Natalie Bennett has penned an apology to Green Party members over her performance on LBC Radio yesterday. She writes: "Yesterday morning reminded me that life is a learning process and that I have much still to learn. Unlike many other party leaders I haven't been a politician for all that long." Ms Bennett admits she is upset at her performance, but adds that she is "more determined than ever" to make sure the Greens get "a fair hearing" at the election. You can read the full piece


Daniel Hannan, Conservative MEP


tweets: I propose a strong external regulator for MPs, with the power to dismiss them altogether. We could call it "the electorate".

Yvette Cooper, shadow home secretary


tweets: Net migration stats out tomorrow - final test of whether Tories have met their "no ifs, no buts" target to get down to tens of thousands

Labour bust-up on tuition fees?

Ed Balls
Getty Images

Not so, says shadow chancellor Ed Balls. He has denied a rift with Labour leader Ed Miliband, saying they both agree on the need for a "fairer system" of student finance such as a graduate tax in the long-term. Mr Balls told LBC Radio: "We haven't made any announcement on anything about fee cuts. We will make our announcement in the next few days. My job is to make sure, not only that the policy is fair and long-term is going to work, but also that the sums add up. I've been really clear that anything we announce in any policy area has got to be costed and paid for and the sums have got to add up, and that is true in this policy area as in every other one." He rejected a report that a meeting to work out the details of the policy last week had "ended badly", stating "it's not only untrue, it's a lie".

The day so far

A quick look back at the main stories so far:

  • Following on from the "cash-for-access" row, second jobs for MPs has been the main issue of the day
  • At Prime Minister's Questions, Ed Milliband challenged David Cameron to ban MPs from holding paid directorships, consultancies or trade union roles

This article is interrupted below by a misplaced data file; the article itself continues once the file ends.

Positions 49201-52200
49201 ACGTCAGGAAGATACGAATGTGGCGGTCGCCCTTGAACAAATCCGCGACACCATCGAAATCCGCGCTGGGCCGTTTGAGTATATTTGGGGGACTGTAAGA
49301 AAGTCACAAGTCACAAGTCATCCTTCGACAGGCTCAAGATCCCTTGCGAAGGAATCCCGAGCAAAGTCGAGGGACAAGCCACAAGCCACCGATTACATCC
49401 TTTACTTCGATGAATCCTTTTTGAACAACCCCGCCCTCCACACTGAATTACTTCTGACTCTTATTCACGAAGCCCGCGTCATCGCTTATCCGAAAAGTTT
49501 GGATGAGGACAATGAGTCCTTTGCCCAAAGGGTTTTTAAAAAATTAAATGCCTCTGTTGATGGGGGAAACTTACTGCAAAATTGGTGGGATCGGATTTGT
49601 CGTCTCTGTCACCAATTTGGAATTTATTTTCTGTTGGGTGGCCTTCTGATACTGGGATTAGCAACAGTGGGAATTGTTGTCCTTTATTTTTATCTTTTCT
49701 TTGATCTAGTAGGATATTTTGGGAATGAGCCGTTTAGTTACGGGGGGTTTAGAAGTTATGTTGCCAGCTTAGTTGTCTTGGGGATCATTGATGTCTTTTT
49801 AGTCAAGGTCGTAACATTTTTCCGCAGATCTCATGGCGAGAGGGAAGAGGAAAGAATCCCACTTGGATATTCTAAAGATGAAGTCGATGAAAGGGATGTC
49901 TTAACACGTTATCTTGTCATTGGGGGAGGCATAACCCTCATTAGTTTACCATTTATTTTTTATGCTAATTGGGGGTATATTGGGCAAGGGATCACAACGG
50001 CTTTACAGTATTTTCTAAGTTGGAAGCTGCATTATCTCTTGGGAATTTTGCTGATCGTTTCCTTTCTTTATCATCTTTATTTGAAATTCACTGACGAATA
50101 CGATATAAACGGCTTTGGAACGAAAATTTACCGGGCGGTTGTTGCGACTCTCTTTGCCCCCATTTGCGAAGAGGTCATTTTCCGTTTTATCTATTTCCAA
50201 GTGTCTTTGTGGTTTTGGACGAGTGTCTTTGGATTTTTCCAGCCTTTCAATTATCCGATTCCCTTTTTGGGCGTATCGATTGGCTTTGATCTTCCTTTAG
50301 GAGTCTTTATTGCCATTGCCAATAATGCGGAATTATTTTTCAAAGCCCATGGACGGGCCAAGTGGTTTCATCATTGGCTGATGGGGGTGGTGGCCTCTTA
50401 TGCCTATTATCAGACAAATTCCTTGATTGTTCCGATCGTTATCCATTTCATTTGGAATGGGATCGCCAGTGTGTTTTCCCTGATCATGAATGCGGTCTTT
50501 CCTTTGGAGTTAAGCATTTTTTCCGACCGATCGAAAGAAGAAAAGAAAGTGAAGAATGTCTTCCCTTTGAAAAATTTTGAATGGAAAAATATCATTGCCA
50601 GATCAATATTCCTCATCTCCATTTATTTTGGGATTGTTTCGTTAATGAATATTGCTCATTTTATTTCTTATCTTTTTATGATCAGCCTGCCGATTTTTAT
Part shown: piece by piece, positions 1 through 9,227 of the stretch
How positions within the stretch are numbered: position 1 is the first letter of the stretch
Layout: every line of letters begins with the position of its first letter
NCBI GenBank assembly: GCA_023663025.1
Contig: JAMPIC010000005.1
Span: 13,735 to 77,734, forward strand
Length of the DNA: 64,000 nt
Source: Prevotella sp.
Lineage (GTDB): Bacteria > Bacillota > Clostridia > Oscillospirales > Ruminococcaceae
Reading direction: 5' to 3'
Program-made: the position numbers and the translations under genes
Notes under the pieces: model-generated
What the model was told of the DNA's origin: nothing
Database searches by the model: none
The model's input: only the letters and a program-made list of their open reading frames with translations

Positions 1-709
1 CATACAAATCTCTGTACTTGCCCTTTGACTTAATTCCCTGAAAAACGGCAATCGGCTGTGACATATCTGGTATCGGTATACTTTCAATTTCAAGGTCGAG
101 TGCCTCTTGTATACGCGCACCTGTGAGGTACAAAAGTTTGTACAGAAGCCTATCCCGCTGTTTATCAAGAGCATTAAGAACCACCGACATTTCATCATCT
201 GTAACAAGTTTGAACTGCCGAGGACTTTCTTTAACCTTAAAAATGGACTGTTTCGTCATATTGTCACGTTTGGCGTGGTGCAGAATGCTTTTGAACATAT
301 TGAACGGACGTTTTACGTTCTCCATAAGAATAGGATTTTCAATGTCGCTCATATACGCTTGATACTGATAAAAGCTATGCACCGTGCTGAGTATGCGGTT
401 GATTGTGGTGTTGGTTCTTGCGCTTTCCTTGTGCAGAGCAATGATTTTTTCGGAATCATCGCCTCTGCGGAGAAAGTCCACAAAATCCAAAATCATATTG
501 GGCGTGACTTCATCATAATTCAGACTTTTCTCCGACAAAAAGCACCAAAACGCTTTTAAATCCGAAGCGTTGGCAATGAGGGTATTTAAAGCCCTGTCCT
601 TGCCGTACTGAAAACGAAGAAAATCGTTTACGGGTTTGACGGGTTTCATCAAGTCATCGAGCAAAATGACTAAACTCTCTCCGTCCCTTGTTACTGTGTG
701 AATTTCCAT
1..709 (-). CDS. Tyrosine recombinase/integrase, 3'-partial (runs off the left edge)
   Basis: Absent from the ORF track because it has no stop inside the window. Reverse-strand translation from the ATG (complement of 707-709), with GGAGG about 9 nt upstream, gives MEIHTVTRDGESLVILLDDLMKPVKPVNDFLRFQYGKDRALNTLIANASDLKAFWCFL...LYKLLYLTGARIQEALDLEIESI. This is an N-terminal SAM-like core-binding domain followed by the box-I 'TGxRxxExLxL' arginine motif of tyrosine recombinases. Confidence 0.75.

• Mr Cameron said Parliament should be a place where people could come and share experience
  • The most important thing, he said, was to make sure the existing rules were applied
  • Labour later mounted a
    debate on the issue. Their motion was defeated but they promised to apply the tougher rules to Labour MPs regardless
  • In the Lords, the government was defeated during a debate on the Modern Slavery Bill. Peers supported an amendment that would give greater rights to overseas domestic workers
  • Discussions started in Greater Manchester with a view to
    integrating NHS and council-run care
  • HSBC bosses were questioned by MPs about tax avoidance and evasion at a Swiss subsidiary

But we're not done yet. Stay with us through 'til midnight for more news and analysis plus tomorrow's papers.

Second jobs - what do MPs do?

Tristram Hunt

We've heard a lot over the last few days about the second jobs of MPs. But what do our members of parliament do for work outside the House of Commons? Tristram Hunt, above, is a history lecturer. But there are plenty more side careers. Tom Moseley

has been looking at what they are.

UK Prime Minister


tweets: The UK music industry supports vital jobs in the UK and contributes billions to our economy #CreateUK #BRITs2015

David Cameron tweet pic

BBC This Week


tweets: We're about to start a run of #bbctw covering #GE2015 campaign, with no Easter break this year.

We're on-air EVERY Thursday until April 30

William Hague, Leader of the House of Commons


tweets: #DRC taking impressive strides to address #sexualviolence, proud UK can be a partner in this effort @JeanineMabunda

William Hague tweet

'Real zero-hour contracts scandal'

The Spectator

Also on zero-hour contracts, Ross Clark takes a different view.

He writes for The Spectator that the taxman is the one guilty of exploitation. He adds: "The real scandal is not that employers are hiring workers in a flexible way but that HMRC is determined to label such workers as employees, so that they can squeeze more tax out of them." More

How permanent are zero-hours contracts?

New Statesman

During today's debate on MPs' second jobs, zero-hour contracts was mentioned by some Labour MPs. How could they justify some MPs saying they cannot live on £67,000 when constituents were not guaranteed any work, they asked. On the New Statesman website, Conor D'arcy looks at whether such contracts are a short-term phenomenon or now a permanent fixture in the UK job market. He writes: "New figures released by the ONS today suggest the evidence for the latter just got stronger". More


Departments 'failing on FoI'